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Precision Associates, Inc v. Panalpina World Transport (Holding) Ltd.

UNITED STATES DISTRICT COURT NOT FOR PUBLICATION EASTERN DISTRICT OF NEW YORK


August 13, 2012

PRECISION ASSOCIATES, INC.; ANYTHING GOES LLC D/B/A MAIL BOXES ETC., AND JCK INDUSTRIES, INC., ON BEHALF OF THEMSELVES AND ALL OTHERS SIMILARLY SITUATED, PLAINTIFFS,
v.
PANALPINA WORLD TRANSPORT (HOLDING) LTD., ET AL., DEFENDANT.

The opinion of the court was delivered by: John Gleeson, United States District Judge:

ORDER

In a 106-page Report and Recommendation filed on January 4, 2011 (the "R & R") (ECF No. 468), Judge Viktor Pohorelsky recommended that all of the claims in the Second Amended Complaint (ECF No. 460), except those asserted in Claim 1 as against ABX Logistics Group, Exel Global Logistics Inc., DHL Danzas, and Geo-Logistics, be dismissed without prejudice and with leave to replead.*fn1 Numerous objections have been made to the R & R*fn2 (a few of which have been withdrawn in light of intervening proposed settlements*fn3 ). I find no merit in any of those objections, and I therefore adopt Judge Pohorelsky's masterful R & R in its entirety.

In my view only one objection warrants mention here. The plaintiffs object to the discussion at pages 28-41 of the R & R regarding their "group pleading" tactic, by which allegations are made against "families" of affiliated companies. See ECF No. 483. Among other things, the R & R states that the plaintiffs "need not couch their allegations defendant-by-defendant, but they do need to allege that each individual defendant joined the conspiracy and played some role in it," R & R at 30, and that a pleading convention that seeks to allege claims against "dozens of defendants based on corporate affiliation alone" cannot satisfy the pleading requirements of Ashcroft v. Iqbal, 556 U.S. 662 (2009),and Bell Atlantic Corp. v. Twombly, 550 U.S. 544 (2007). See R & R at 34. Based on this reasoning, Judge Pohorelsky recommended the dismissal (with leave to replead) of various claims against various defendants. See id. at 39-40.

The plaintiffs' objection promises an amended pleading with more facts but challenges Judge Pohorelsky's analysis, urging that it "should not be accepted with respect to the existing complaint nor [as] the method of analysis of the re-pleaded complaint." ECF No. 483, at 7. Otherwise, the plaintiffs' contend, they and antitrust plaintiffs generally "may fall into a catch-22": a foreign corporation implements an antitrust conspiracy through its unaware U.S. subsidiaries; the former company violates the law but can't be sued, while the latter companies can be sued but committed no antitrust violation. Id. The answer to this alleged "catch-22," the plaintiffs' argument concludes, is that the entire corporate family can properly be sued, and allegations that sufficiently state a conspiracy claim against the foreign parent also state a claim against any U.S. subsidiary that was "a critical and necessary part of the effectuation of" the conspiracy. Id.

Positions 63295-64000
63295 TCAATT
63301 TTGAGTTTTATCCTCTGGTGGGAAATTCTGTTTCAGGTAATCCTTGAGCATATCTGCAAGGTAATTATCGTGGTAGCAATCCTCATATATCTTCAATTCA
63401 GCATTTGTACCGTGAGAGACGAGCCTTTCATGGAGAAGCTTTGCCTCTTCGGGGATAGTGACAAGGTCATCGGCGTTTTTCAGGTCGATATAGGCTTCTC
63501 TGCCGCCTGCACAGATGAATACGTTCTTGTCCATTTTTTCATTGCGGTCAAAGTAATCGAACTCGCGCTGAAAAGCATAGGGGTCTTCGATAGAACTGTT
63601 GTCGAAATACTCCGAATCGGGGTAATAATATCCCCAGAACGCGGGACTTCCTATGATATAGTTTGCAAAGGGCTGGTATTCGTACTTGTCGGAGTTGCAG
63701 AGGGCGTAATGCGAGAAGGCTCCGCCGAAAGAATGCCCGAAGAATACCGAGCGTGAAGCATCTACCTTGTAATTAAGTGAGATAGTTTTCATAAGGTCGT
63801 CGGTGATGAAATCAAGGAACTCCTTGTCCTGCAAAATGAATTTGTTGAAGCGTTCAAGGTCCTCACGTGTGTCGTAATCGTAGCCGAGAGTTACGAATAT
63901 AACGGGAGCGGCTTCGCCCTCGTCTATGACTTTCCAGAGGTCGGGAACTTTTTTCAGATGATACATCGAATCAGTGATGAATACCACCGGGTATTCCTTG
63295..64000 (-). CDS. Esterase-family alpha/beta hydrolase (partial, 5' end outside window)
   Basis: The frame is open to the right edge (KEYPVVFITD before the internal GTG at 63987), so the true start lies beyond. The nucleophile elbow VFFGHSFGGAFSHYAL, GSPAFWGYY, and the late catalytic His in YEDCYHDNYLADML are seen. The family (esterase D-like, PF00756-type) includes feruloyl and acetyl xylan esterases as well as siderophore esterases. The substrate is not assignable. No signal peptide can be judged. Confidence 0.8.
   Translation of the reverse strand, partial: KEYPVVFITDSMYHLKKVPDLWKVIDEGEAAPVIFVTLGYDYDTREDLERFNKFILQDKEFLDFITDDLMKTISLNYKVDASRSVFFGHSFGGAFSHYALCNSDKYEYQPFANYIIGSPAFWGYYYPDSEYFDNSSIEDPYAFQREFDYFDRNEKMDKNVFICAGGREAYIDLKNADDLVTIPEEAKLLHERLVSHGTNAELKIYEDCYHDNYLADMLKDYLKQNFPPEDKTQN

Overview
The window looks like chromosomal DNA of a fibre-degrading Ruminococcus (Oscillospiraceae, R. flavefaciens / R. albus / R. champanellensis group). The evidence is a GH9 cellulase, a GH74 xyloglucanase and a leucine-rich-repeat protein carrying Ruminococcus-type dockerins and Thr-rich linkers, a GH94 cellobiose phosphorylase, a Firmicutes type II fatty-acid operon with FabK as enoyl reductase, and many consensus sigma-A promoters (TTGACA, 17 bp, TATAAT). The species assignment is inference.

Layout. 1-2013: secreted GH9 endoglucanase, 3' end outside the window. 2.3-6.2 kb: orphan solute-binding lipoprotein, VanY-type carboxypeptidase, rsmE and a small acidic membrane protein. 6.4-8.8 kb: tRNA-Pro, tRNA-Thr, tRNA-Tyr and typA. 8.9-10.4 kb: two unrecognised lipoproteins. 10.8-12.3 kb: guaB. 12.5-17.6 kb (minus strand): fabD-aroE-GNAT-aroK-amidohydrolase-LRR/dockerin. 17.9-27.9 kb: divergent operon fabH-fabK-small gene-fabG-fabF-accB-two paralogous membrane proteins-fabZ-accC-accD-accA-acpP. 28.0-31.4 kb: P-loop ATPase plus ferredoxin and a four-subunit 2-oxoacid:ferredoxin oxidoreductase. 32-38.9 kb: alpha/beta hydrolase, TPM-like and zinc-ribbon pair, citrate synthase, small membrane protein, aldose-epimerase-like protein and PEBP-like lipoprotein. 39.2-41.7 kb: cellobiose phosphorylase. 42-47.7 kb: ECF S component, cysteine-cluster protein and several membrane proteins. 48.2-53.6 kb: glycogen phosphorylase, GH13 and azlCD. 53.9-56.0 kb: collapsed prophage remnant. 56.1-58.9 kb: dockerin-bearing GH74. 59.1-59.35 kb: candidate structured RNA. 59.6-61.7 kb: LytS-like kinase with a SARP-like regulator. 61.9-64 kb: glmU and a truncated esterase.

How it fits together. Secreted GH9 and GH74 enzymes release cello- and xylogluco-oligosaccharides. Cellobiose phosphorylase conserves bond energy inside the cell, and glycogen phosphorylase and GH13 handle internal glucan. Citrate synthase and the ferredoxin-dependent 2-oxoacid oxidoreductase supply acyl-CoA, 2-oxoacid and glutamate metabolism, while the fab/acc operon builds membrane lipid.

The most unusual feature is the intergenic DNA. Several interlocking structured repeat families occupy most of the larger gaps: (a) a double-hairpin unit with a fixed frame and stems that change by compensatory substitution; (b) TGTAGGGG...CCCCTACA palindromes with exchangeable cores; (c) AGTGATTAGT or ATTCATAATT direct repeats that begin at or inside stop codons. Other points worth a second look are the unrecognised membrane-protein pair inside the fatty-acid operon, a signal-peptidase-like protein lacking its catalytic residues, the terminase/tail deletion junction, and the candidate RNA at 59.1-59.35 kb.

I disagree. "It is a general principle of corporate law deeply 'ingrained in our economic and legal systems' that a parent corporation (so-called because of control through ownership of another corporation's stock) is not liable for the acts of its subsidiaries." United States v. Bestfoods, 524 U.S. 51, 61 (1998) (quoting William O. Douglas & Carrol M. Shanks, Insulation from Liability through Subsidiary Corporations, 39 Yale L.J. 193, 193 (1929)). The reverse is true as well; that is, as a general rule, a subsidiary corporation is not liable for the acts of its parent.

That principle has caveats on which the plaintiffs may rely if their future amended pleading is challenged. For example, a parent that uses its subsidiary as its agent or alter ego may be held liable along with the subsidiary. See Bestfoods, 524 U.S. at 62-63 (noting that the "corporate veil may be pierced" when the subsidiary company is "used as a mere agency or instrumentality of the owning company" (quoting Chicago, Milwaukee & St. Paul Ry. v. Minneapolis Civic & Commerce Ass'n, 247 U.S. 490, 501 (1918))); Geyer v. Ingersoll Publ'ns Co., 621 A.2d 784, 793 (Del. Ch. 1992) ("[A] court can pierce the corporate veil of an entity where there is fraud or where a subsidiary is in fact a mere instrumentality or alter ego of its owner."). Also, if only "slight evidence" is necessary to connect a defendant to an antitrust conspiracy once the conspiracy is established,*fn4 it follows that the pleading burden may be more easily satisfied where, as here, there have been guilty pleas to criminal charges arising out of the same events. But none of these caveats alters the rule Judge Pohorelsky articulated and applied to the Second Amended Complaint: The plaintiffs must allege facts -- not legal conclusions couched as factual allegations -- that nudge their claims against each defendant across the line from conceivable to plausible, and the bare allegation that one defendant is the subsidiary of another fails to satisfy that requirement. This creates no "catch-22"; the plaintiffs are not being required as a condition of making their claims to do something that necessarily defeats them.*fn5

Rather, "it simply calls for enough fact to raise a reasonable expectation that discovery will reveal evidence" that each defendant participated in an illegal agreement. Twombly, 550 U.S. at 556.

I hereby adopt Judge Pohorelsky's extraordinarily thorough and well-reasoned R & R. Accordingly, all of the claims in the Second Amended Complaint, except those asserted in Claim 1 as against ABX Logistics Group, Exel Global Logistics Inc., DHL Danzas, and GeoLogistics, are dismissed without prejudice and with leave to replead.

So ordered.

John Gleeson, U.S.D.J.


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